Patients can expect a high concentration of expertise and resources centered on providing exceptional orthopedic care for hip and knee replacement. Summa Health is proud to…
Posted March 14, 2022
From a car accident to a sports injury to an unfortunate fall to domestic violence or child abuse, all of these horrific scenarios can result in traumatic brain injuries, or TBIs. Head injuries can happen to anyone, at any age, and can damage the brain.
A TBI occurs when a sudden bump, blow or jolt to the head causes the brain to bounce or twist in the skull, injuring brain cells, breaking blood vessels, even creating chemical changes. It also can happen with a penetrating…
Posted March 07, 2022 by Truong Ma, M.D.
As the third leading cause of cancer-related death in both men and women in the U.S., screening for colorectal cancer should be an important part of your routine healthcare.
Colon and rectal cancers, more commonly known as colorectal cancer, can be found early with testing before it has a chance to grow and spread. And studies prove catching it early when the cancer is easier to treat improves patient outcomes.
Just look at the survival rate for colorectal cancer as proof.…
Posted February 28, 2022 by John Weeman, M.D.
Have you ever walked off a boat, stepped off a rollercoaster or gotten out of a car only to feel nauseous, dizzy and otherwise awful? That’s motion sickness. Anyone can experience it — one in three people do in their lifetime, in fact — but it’s most common in children and pregnant women.
Typically, motion sickness occurs with any form of travel, whether by car, bus, train, airplane or boat. Sometimes amusement rides can cause it, too.…
Posted February 14, 2022 by Patrick Palmieri, PhD
The stress of the COVID-19 pandemic has taken a toll on everyone, but especially on those who have battled the virus and now have lingering symptoms.
Known as “long COVID-19” or “post-COVID syndrome,” some patients are experiencing COVID-19 symptoms for weeks or even months after recovering from the acute phase of infection — even when the virus is no longer detected in their bodies. Even patients who had mild cases and weren’t hospitalized…
Posted January 24, 2022 by Dr. James R Bavis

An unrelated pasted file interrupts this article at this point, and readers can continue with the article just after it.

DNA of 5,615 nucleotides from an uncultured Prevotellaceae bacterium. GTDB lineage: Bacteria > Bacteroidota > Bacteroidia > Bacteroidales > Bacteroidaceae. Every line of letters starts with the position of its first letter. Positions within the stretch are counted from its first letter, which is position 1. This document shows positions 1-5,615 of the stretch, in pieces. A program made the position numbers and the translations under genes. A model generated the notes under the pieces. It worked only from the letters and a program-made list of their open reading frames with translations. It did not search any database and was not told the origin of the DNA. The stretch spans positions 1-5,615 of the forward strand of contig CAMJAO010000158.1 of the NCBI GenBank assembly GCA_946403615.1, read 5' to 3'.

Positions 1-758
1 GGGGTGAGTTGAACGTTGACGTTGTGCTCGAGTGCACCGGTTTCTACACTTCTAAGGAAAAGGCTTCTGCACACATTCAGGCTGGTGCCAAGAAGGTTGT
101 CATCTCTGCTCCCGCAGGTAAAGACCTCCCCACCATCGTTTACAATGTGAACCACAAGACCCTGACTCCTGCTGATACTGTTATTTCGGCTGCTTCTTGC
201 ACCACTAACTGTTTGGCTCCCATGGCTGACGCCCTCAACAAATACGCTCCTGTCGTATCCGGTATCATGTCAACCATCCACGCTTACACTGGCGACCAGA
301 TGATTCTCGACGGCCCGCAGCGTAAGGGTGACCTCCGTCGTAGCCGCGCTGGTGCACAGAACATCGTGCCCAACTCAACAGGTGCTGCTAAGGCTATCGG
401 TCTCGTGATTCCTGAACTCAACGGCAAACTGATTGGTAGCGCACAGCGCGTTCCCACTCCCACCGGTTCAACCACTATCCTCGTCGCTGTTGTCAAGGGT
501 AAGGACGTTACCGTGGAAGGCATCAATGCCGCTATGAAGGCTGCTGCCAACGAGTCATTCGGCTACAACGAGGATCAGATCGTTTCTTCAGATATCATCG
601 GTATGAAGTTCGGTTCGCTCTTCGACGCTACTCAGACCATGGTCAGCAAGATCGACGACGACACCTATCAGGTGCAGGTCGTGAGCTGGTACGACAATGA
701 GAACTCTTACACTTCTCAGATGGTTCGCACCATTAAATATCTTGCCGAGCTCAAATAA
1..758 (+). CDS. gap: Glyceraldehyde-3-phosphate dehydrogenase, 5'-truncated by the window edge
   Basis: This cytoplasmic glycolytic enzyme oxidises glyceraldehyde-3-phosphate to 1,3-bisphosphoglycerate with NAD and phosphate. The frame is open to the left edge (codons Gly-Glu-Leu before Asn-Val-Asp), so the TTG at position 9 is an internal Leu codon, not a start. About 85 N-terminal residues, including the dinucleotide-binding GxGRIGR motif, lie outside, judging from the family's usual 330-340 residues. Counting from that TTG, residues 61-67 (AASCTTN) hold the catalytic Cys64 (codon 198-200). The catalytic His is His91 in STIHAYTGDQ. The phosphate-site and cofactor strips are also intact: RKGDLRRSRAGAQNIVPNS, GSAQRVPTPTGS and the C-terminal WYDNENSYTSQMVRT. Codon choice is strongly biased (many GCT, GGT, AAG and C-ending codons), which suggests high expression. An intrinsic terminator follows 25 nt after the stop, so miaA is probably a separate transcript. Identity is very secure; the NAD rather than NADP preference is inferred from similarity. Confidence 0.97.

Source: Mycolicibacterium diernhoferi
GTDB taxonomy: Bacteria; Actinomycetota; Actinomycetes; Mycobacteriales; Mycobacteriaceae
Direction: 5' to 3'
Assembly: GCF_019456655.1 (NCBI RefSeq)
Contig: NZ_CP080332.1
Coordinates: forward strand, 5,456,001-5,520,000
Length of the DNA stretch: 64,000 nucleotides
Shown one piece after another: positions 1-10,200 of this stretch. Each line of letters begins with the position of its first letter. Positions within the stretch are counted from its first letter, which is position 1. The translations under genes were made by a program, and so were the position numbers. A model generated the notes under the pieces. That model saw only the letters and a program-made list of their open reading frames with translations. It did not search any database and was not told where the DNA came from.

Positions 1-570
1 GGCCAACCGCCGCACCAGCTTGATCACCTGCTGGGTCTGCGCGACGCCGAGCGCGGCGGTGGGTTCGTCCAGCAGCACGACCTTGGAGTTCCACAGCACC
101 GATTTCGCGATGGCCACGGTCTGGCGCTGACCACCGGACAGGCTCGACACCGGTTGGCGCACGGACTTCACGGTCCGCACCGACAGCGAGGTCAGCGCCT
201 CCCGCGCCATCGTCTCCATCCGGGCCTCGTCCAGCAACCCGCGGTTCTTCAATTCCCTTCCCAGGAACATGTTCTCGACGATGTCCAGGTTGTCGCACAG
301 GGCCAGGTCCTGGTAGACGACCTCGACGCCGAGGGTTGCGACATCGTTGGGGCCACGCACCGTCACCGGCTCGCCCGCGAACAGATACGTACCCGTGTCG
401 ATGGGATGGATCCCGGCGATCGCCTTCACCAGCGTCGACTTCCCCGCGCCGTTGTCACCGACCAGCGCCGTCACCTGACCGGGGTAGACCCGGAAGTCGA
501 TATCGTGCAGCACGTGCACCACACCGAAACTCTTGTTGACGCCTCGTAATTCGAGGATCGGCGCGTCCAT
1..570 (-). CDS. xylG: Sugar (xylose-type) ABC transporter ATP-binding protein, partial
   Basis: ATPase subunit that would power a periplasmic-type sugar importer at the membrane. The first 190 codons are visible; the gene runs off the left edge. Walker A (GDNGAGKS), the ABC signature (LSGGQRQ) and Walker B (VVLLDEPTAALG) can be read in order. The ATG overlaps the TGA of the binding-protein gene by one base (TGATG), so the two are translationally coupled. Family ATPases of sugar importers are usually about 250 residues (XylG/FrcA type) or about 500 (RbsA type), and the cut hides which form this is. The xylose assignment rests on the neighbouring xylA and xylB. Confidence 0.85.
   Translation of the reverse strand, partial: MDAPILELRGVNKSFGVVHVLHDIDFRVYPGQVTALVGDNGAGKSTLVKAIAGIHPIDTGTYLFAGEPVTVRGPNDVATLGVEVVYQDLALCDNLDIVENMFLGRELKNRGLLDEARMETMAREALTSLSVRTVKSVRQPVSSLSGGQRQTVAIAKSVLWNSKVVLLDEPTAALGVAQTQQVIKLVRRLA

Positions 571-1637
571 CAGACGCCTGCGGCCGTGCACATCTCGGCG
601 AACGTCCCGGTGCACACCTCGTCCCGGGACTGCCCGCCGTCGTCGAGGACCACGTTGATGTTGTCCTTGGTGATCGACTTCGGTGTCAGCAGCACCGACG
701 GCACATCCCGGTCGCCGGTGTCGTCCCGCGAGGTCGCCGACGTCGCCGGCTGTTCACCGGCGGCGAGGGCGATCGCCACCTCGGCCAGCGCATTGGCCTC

Just as our bodies require care and exercise over the course of our life, so do our brains — especially as we age. Lifting weights strengthens our muscles, while strengthening our mental “muscles” improves our memory, attention, brain speed, people skills, intelligence and navigation.
The key is variety. Similarly when we exercise our body, if doing something becomes too easy, it’s time to make a change to build brainpower. The more something is second…
Posted January 10, 2022 by James Salem, MD
High blood sugar can cause gradual, unassuming symptoms that can sneak up on you. Frequent urination and excessive thirst — the telltale signs of type 2 diabetes — are often mild and can easily be attributed to other factors.
In fact, most people don’t even know they have high blood sugar until they’re diagnosed with type 2 diabetes.
Diabetesis a chronic condition that causes glucose (or sugar) levels in the body to rise. The problem is ignoring or…
Posted December 27, 2021 by Shivonne N Suttles
When you think of home, you often think of it as your safe haven from the outside world. It’s your safe space you get to return to every night.
The sobering reality, however, is more than 50 percent of unintentional injuries happen in or around the home, according to the National Security Council (NSC). People of certain ages, especially young children and the elderly, are more susceptible to serious injury from household hazards.
The good news is many of them are…
Posted December 13, 2021 by Phillip Dayley, D.O.
Whether you’re expecting your first baby or expanding your family, when the day you give birth finally arrives, it’ll be one of the most important in your life. That’s why many expecting parents have a written birth plan ready that outlines their preferences for their big day.
It’s normal to have expectations for how you’d like your birth experience to happen. Discussing your wishes ahead of time with your partner and obstetrician, or midwife…
Posted December 06, 2021 by Gary Huang, M.D.
Nosebleeds are very common and can strike at any time. While they can look scary with blood trickling out your nose, the good news is nosebleeds are rarely serious.
But you may be wondering, what is causing this messy nuisance?
There are many reasons why you could be getting nosebleeds. The most common cause is dry air. During the winter months, dry household heat and cold, dry air outside can irritate nasal membranes and trigger nosebleeds.
Other reasons for nosebleeds can…
Posted November 29, 2021 by Sandy Kohut, RRT
You’re not a smoker, so you can’t be at risk for lung cancer, right? Not so fast.
While smokers, especially cigarette smokers, make up the leading cause of lung cancer deaths, nonsmokers do get diagnosed with this deadly disease.
Lung cancer is the second most common diagnosed cancer in both men and women, and the leading cause of cancer deaths, making up almost 25 percent in the United States, according to the American Cancer Society (ACS).
However, despite how…
Posted November 22, 2021 by Ashley Desmett, M.D.
Whether it is a urinary tract infection, sinus infection, or an infected wound, most people consider these things to be a part of life. While many infections clear up on their own or with antibiotic medications, some infections progress to a life-threatening condition called sepsis.